SITizens Get Innovative to Help Shipping Industry Go Green

Two teams from SIT were the only winners to receive commendation awards and S$5,000 cash prizes in a competition aimed at helping shipping companies adopt cleaner fuels using LNG (Liquefied Natural Gas).

The Low-Cost LNG Retrofit Challenge, held from July to December 2018, attracted over 60 participants from SIT and other universities. Participants had to develop cost-efficient and innovative LNG fuel gas system designs and installation concepts that could be retrofitted to an existing vessel with a conventional fuel oil system. This would allow shipping companies to embrace cleaner fuels and reduce harmful emissions, including adhering to the International Maritime Organisation’s stringent guidelines on ship emissions that comes into effect from 2020.

Innovative and low-cost solutions

The proposals by the SIT teams outlined ways to reduce costs and streamline retrofitting operations such as using alternative materials to store LNG fuel, improved methods to install LNG fuel systems and alternative methods to speed up retrofitting process.

Members of one of the winning teams (from left to right): Thian Le Wei, A Eswaran Reddiar, Mohamed Rizwan, Ang Wei Sin, and Arvinderpal Singh, all Year 2 SIT-Newcastle University marine programme students.


The first winning SIT team, led by Ang Wei Sin, a Year 2 student reading the SIT-Newcastle University Marine Engineering programme, looked into how the design can be modified when retrofitting the LNG fuel system, to ensure that the LNG fuel tank does not take up too much space on board the vessel.

The team fashioned a design that adds LNG-ready prefabricated sponson storage at both sides of the ship. Such a retrofit can be done in eight weeks and increases the additional cargo carrying capacity by 8% for a 1000 TEU container ship. This results in a cost-saving solution for the retrofit.

The winning design which proposed the use of prefabricated LNG sponson, a feature that extends from the hull or other parts of the vessel to aid in stability while floating.


“Throughout the few months leading up to the submission, the team had to conduct research on the current industry practice and the challenges they face when doing retrofitting work. It was quite a steep learning curve as LNG concepts are quite new to most of us. Nonetheless it was a very fruitful experience and we are glad that we persevered on,” remarked Wei Sin.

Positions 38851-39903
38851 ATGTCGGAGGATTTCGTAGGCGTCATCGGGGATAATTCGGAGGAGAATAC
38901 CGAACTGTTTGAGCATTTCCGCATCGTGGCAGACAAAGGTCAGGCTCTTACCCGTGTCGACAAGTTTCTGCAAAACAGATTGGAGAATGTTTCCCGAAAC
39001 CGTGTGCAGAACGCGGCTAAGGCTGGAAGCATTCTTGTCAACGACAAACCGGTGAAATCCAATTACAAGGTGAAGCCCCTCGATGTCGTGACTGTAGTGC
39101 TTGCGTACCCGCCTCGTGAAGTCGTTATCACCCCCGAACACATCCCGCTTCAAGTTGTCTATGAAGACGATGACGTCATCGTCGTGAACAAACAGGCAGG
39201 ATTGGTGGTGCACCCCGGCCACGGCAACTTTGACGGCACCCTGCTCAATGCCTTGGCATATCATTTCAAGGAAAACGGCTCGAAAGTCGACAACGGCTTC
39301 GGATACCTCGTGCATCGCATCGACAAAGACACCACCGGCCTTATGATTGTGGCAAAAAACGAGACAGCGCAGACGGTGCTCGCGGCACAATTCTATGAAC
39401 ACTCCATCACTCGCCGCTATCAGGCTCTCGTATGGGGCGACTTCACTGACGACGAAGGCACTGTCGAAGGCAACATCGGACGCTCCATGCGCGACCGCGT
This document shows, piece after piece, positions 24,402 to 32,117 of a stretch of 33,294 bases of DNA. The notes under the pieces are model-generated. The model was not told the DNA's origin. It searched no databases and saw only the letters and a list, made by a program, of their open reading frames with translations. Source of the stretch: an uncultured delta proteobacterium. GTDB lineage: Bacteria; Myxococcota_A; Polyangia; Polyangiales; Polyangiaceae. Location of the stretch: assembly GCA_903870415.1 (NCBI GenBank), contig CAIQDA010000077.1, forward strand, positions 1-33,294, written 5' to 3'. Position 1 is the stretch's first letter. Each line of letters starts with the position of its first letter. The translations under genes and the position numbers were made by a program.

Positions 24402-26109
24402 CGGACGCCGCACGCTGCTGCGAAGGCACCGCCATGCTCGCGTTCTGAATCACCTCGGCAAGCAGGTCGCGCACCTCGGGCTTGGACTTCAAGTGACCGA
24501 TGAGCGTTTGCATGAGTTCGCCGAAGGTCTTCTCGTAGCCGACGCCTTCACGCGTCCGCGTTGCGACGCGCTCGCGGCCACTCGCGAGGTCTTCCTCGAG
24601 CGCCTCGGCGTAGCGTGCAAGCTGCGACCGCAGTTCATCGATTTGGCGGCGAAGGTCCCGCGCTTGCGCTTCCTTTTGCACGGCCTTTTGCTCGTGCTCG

The winners received their prizes from Professor Low Teck Seng (extreme left), Chief Executive Officer of the National Research Foundation (NRF) at the Singapore Maritime Technology Conference (SMTC) 2019 on 10 April.


Guidance from industry mentor

The second winning SIT team proposed the use of manganese-steel as a cheaper and viable alternative to the current nickel-based steels, factoring in the material’s tensile strength and feasibility to store LNG fuel. Under the guidance of their industry mentor, Mr Nirmal Vineeth Menon from Sembcorp Marine, the team was able to gain perspectives and insights from a shipyard’s point of view.

SIT students received mentorship from Sembcorp Marine staff (from left to right): Linda Chui, Terry Yong Kin Leong, Nirmal Vineeth Menon, Edmund Tay and Lee Pei Ling.


“We are grateful to Sembcorp Marine for giving us access to research and operational data that allowed us to have a clearer understanding of the nature of the shipbuilding industry. This in turn helped in developing strategies to approach the competition’s problem statement,” commented team leader Bryan Low, a Year 2 Marine Engineering student.

“Through this competition, we have certainly honed our project management skills to produce a report in an extremely tight turnaround time, as well as people management skills in coordinating everyone’s schedule and roles.”

Our heartiest congratulations to the winning teams!

Members of the second winning SIT team (from left to right): Chiam Yi Sheng, Siti Syafiqah, Mong Jun Hao, Bryan Low and Mustansir Dohadwala, all Year 2 SIT-Newcastle University marine programme students.